On November 24, 1971, a polite, nondescript, and dark-complexioned man calling himself "Dan Cooper" hijacked Northwest Airlines Flight 305, Boeing 727, between Portland, Oregon, and Seattle, Washington. At Seattle International Airport, he demanded and received $200,000 and four parachutes, released the passengers, and ordered the crew to take him to Mexico. Somewhere along the way, he jumped. He was never found or identified. Forty-five years later, the FBI gave up the hunt. To show where and how the FBO could resume the search and possibly find out at last who "D. B. Cooper" really was, this book utilizes:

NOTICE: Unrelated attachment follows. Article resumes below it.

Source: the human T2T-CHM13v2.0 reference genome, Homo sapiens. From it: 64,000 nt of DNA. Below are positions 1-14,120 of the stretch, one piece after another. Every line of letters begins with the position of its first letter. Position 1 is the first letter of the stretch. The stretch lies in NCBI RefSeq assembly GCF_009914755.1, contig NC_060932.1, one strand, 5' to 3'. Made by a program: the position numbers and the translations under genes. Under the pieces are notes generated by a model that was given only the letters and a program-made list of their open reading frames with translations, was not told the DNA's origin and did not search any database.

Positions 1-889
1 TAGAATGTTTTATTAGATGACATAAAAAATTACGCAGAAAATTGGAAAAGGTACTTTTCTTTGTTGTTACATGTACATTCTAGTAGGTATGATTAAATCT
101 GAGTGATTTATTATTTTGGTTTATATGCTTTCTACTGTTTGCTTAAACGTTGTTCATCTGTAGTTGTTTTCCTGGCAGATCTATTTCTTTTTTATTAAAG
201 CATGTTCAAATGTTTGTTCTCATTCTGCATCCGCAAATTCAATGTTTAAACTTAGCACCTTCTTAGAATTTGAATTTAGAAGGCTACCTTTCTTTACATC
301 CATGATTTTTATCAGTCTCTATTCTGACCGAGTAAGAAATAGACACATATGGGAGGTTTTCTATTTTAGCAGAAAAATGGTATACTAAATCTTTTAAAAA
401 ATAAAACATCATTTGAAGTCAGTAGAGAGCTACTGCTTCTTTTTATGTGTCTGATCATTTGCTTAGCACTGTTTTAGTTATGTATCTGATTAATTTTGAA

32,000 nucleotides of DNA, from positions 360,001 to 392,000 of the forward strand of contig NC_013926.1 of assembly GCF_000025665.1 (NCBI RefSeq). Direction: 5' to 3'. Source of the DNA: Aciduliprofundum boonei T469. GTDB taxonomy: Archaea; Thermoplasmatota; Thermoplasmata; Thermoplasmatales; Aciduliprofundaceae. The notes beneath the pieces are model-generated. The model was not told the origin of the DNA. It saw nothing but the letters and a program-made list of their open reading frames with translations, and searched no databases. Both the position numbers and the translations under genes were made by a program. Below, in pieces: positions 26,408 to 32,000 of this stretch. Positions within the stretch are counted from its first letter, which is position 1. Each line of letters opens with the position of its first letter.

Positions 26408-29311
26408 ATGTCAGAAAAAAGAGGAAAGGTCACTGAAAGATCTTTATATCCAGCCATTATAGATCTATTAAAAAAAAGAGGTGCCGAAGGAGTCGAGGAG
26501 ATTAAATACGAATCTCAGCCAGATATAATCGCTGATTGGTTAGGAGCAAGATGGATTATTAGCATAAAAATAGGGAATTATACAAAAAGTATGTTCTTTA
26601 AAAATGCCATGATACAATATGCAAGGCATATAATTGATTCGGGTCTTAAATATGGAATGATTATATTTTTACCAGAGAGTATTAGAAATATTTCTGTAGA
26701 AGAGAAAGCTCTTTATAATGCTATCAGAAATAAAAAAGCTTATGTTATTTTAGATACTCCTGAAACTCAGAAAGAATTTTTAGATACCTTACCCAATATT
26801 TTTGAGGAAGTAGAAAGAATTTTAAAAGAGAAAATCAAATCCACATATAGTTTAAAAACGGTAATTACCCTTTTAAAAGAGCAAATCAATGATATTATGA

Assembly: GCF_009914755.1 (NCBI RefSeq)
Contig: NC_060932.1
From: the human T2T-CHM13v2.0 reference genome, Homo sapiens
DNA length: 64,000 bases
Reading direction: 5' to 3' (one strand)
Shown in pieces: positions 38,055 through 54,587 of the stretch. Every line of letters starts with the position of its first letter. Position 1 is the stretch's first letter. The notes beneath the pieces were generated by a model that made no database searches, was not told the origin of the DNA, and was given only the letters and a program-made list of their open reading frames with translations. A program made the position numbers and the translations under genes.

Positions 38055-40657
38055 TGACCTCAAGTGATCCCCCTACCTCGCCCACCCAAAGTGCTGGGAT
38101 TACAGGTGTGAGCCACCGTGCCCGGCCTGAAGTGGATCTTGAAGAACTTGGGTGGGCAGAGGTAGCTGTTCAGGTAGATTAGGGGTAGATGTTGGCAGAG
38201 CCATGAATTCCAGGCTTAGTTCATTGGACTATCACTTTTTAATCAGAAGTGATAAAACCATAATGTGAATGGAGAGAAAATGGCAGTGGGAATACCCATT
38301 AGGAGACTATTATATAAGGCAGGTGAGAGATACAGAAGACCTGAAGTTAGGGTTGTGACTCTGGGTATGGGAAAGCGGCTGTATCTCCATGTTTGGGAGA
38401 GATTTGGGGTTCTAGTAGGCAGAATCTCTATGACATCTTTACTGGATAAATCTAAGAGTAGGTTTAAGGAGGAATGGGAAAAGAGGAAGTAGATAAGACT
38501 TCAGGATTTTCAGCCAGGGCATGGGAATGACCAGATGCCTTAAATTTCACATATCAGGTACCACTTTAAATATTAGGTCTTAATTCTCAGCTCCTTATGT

- Previously unexamined data and original-source documents
- Using statistics, aeronautics, and meteorology
Author Bob Edwards is an economist and a contractor in economic, demographic, and market research. He holds a private pilot's license and has experience in parachuting, giving him a unique perspective in the possibilities of the D. B. Cooper case.